Although it is well established that prisoners commonly have histories of childhood trauma, little is known about mediators between exposure to trauma and criminal behaviour.
We hypothesised that the experience of trauma in adulthood, post-traumatic stress disorder (PTSD) and emotional dysregulation would mediate the relationship between childhood traumatic events and later criminal behaviour.
Eighty-nine female prisoners were interviewed using standardised scales, in a cross-sectional study design. History of traumatic events, DSM-5 PTSD and emotional regulation were assessed, along with offending and demographic information. A series of regression and mediation analyses were undertaken on the data.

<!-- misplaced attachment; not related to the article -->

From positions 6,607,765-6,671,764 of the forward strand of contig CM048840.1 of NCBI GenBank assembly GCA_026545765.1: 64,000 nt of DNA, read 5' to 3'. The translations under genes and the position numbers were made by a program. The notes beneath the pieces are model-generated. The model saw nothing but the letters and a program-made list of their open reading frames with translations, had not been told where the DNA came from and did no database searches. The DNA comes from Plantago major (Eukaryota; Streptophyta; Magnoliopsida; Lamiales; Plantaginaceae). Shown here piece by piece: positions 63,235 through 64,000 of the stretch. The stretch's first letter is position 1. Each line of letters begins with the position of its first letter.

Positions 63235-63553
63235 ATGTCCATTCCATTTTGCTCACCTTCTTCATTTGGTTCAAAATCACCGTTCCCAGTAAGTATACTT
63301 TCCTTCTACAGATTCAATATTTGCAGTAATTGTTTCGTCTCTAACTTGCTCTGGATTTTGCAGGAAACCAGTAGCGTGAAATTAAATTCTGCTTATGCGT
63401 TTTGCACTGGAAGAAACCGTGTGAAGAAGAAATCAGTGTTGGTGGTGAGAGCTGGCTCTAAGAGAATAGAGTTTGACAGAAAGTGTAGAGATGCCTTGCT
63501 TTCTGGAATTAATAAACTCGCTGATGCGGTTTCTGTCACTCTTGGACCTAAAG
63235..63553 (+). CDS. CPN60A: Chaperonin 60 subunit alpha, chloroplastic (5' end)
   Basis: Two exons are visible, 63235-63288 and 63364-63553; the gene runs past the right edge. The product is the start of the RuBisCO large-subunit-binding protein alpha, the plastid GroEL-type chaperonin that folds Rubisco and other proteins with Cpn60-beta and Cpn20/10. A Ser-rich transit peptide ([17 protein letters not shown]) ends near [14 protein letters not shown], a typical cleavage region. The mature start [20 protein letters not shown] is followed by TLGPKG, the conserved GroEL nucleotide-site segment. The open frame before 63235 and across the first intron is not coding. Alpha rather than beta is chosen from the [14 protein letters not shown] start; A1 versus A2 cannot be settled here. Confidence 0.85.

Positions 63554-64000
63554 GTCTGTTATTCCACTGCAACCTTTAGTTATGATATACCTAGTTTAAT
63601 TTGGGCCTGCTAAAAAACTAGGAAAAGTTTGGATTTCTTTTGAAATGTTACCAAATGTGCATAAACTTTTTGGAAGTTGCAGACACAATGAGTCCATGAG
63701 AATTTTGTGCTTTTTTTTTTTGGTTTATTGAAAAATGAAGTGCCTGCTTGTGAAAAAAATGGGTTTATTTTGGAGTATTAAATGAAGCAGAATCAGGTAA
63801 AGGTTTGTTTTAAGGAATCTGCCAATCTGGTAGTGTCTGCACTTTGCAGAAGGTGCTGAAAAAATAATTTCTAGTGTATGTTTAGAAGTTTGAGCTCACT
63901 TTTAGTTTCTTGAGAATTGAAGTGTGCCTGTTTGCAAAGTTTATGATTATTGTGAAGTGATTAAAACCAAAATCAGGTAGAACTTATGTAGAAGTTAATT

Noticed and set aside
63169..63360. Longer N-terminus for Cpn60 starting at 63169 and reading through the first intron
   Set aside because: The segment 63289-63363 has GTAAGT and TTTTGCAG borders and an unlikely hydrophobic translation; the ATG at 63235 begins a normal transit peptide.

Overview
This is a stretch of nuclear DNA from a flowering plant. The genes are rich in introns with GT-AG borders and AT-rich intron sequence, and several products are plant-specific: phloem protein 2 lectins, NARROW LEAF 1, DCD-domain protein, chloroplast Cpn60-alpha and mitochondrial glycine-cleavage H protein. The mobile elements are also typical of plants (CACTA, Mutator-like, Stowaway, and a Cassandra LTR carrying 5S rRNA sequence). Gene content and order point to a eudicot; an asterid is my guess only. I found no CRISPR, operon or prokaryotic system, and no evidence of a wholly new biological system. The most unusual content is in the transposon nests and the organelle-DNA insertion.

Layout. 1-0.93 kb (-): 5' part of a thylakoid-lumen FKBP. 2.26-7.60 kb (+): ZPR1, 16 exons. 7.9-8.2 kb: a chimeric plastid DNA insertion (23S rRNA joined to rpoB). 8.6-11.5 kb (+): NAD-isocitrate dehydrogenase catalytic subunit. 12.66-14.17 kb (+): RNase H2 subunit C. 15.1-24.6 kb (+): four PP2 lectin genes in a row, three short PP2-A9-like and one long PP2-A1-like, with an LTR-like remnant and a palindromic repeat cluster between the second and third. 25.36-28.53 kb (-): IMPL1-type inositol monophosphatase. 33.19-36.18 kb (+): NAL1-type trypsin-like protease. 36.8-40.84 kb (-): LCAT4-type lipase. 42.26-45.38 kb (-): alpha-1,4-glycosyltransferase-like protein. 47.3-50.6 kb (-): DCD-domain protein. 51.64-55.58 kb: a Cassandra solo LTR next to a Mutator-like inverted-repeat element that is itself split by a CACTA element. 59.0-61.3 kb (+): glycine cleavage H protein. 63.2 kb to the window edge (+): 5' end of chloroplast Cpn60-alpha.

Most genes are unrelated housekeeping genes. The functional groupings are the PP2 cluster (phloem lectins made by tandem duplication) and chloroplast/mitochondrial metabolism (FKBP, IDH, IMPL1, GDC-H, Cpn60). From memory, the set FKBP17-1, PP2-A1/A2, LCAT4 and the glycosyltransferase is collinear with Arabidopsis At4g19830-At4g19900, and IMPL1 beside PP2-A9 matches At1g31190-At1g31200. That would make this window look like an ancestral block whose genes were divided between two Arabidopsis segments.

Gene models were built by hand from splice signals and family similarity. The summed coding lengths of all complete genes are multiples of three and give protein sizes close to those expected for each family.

Almost all (91%) of the 89 women reported both childhood and adulthood trauma. Over half (58%) met the criteria for DSM-5 PTSD. Multiple traumas were significantly associated with seriousness of offence, as indicated by sentence length. Adult experience of trauma was the only significant mediator between childhood trauma and subsequent offending.
Conclusions/implications for practice
Women who have experienced multiple traumatic events may be more likely to commit serious offences, so it is very important to assess and meet their trauma-related needs. While prisons should never be used as substitutes for healthcare facilities, when women or girls are sent to prison, the opportunity for constructive interventions must be seized.
Thanos Karatzias, Kevin Power, Caroline Woolston, Prathima Apurva, Amelie Begley, Khadija Mirza, Lisa Conway, Carol Quinn, Sally Jowett, Ruth Howard, Allister Purdie
Criminal Behaviour and Mental Health, 20 June 2017